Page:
This renders the sleep wonderful. There could have been no fear, no uneasiness within: all was secure and serene. Some of you, it is probable, could not sleep in a storm. Judas was now on board. I dare say Judas could not sleep. What a hell would his avarice produce in his guilty conscience? But see Jacob. He is journeymg alone; the shades of the night descend; yet he "takes the stones of the place for a pillow, and lays himself down to sleep!" David abroad in the field, in the rebellion of Absalom, and when he had few troops with him, said, "I will both lay me down and—sleep, for thou, Lord, only makest me dwell in safety." Peter, in the night preceding his designed execution, was "sleeping between two soldiers" so soundly, that the angel was obliged to strike s blow, as well as a Tight, in order to awake him. "So he giveth his beloved sleep!" Happy they whose minds are tranquillized by the blood of sprinkling. Happy they, who, though sensible of daily infirmities, can say, Our "rejoicing is this, the testimony of our consciences that in simplicity and godly sincerity, not with fleshly wisdom, but by the grace of God, we have had our conversation m the world." Happy they who can this evening retire, and feel a comparative indifference to life or death; who can say, If I live, it will be to serve thee; and if I die, it will be to enjoy thee.
Again. The sleep was designed, and our Saviour had a particular end to answer by it He would try the disposition and dependence
of his disciples, and show us that he may be with his people in a storm, and yet seem to be indifferent; seem to see nothing, hear nothing, feel nothing. Thus it was with Abraham: his deliverer did not interpose to say, Forbear, till the hand had grasped the knife, and was stretched out to use it Thus it wu with the Jtws in Egypt He had engaged, at the end of four hundred and thirty yew, to deliver them; but he seemed to have forgotten the promise: the very last day of this long period was arrived—but be awoke in time; and before the returning dawn all the host of the Lord had escaped!—He defen these interpositions to render them the more divine and wonderful. His glory never shmes so brightly as on the dork ground of human despair. When creatures nave withdrawn, and the eye sees nothing all around but desolation, then, if he approaches us, he must be seen, and be welcomed with peculiar joy and praise: while by such a dispensation he saji to his people in all future ages—"Neverdespond; I can turn the shadow of death into the morning; at eventide it shall be light"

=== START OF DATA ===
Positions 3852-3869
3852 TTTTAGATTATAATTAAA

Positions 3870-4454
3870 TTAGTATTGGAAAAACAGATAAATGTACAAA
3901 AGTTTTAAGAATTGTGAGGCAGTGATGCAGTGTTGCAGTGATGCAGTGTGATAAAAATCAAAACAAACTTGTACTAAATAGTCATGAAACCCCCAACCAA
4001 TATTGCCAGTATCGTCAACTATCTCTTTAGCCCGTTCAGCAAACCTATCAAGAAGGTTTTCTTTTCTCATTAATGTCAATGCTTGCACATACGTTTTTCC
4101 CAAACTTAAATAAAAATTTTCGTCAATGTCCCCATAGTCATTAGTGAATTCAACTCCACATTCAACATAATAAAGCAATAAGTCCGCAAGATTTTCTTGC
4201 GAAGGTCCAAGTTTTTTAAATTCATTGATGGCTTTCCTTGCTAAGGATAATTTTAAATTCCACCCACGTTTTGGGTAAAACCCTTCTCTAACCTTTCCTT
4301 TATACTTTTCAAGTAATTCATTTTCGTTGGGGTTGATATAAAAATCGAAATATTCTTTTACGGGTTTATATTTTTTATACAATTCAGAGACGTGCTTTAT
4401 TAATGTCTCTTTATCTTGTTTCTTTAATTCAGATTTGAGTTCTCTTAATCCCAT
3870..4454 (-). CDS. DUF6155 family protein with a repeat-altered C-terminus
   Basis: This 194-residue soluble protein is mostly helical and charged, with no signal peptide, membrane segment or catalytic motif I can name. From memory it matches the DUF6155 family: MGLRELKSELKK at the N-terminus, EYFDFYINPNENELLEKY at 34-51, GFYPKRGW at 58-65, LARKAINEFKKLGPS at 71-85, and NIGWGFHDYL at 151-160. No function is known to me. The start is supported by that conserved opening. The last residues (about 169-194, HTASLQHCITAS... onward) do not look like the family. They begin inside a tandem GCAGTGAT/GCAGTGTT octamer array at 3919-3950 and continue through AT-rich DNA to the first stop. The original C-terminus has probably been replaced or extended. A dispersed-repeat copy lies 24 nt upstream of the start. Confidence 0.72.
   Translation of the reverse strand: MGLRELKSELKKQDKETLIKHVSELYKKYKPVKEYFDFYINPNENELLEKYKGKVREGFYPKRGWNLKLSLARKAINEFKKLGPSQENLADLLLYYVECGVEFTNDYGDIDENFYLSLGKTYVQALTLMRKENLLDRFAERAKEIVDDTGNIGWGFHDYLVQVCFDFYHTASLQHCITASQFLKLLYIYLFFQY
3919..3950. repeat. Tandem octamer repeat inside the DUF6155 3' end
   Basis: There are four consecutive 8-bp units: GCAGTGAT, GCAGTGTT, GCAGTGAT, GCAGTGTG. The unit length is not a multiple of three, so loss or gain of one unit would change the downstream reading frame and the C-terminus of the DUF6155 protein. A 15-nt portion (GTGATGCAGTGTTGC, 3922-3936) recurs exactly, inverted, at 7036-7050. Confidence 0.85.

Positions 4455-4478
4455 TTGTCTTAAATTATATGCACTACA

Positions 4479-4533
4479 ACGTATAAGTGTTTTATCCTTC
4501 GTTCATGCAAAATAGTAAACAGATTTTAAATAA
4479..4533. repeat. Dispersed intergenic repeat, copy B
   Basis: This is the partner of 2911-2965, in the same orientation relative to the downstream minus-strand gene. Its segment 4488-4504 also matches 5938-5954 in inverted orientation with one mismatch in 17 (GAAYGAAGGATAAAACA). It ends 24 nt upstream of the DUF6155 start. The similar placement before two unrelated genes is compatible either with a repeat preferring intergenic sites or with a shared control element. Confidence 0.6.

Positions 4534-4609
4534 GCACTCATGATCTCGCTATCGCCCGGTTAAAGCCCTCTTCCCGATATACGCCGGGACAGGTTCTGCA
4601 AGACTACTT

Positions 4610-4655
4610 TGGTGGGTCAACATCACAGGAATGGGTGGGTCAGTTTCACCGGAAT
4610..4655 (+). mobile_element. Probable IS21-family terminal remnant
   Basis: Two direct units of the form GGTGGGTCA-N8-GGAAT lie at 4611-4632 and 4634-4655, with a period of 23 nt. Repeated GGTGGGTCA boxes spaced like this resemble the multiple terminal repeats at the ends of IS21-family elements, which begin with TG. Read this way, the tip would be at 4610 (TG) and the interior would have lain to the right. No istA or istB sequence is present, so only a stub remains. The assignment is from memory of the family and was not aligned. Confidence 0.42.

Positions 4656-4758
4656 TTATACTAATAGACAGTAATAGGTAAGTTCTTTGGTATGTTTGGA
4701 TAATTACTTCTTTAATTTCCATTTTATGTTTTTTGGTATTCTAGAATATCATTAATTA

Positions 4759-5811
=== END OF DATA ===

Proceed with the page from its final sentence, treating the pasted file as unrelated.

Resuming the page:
"Just in the last distressing hour
In the mean time he exercises our faith and patience, and calls forth our desires after h in. He knew that his disciples would soon apply to him; and so they did.—
It is the Third circumstance in the relation. "Thet Came To Him And Awoke HIM, SATING, Lord, Saye I:s: Wi: Perish." It Dm been said that those who would learn to pray, should go to sea; and one would suppose that danger so imminent and sensible would produce this' eflect, But, alas! many have returned from sea without learning to prayPerhaps indeed they prayed while the storm continued—but their devotion sunk fast*' than the winds and waves. How many are there who consider prayer as a task to be petformed in perilous circumstances, but not their daily duty, their constant privilege! We read of some birds that never make a noise but at the approach of foul weather: and there are persons who never cry to God but "when his chastening hand is upon them. —What would you think of a neighbour, who never called upon- you but when he wanted to borrow or beg? Would you not say, What a selfish wretch! he has no regard forme! he thinks of nothing but his own convenience? And what can God think of your religion, if you never seek him but in trouble.
And yet we are authorized to say, that trials have frequently been the means of bringing a man to God: he and God first met in affliction; but a friendship for life ws»the consequence. I cannot therefore but look hopefully towards a man who is brought into trouble; just as when I see a smith putting ■ bar of iron into the fire, I conclude that he is going to do something with it, to form out of it some useful implement, which could not be done while it was cold and hard. In his affliction Manasseh sought the Lord. Upon the same principle, thousands have had reason to say, "It is good for me that I have been afflicted."—We may also observe, that as trials are useful to begin, so they are employed to assist a life of prayer. For Christians themselves sometimes grow too careless and insensible. God hears from them less frequently, less fervently than before. Other things amuse them and engage them. But how differently do they feel in the hour of mortification and disappointment! "Where is God my Maker, that giveth songs in the night? Therefore will flook unto the Lord, I will wait for the God of my salvation, my God will hear me."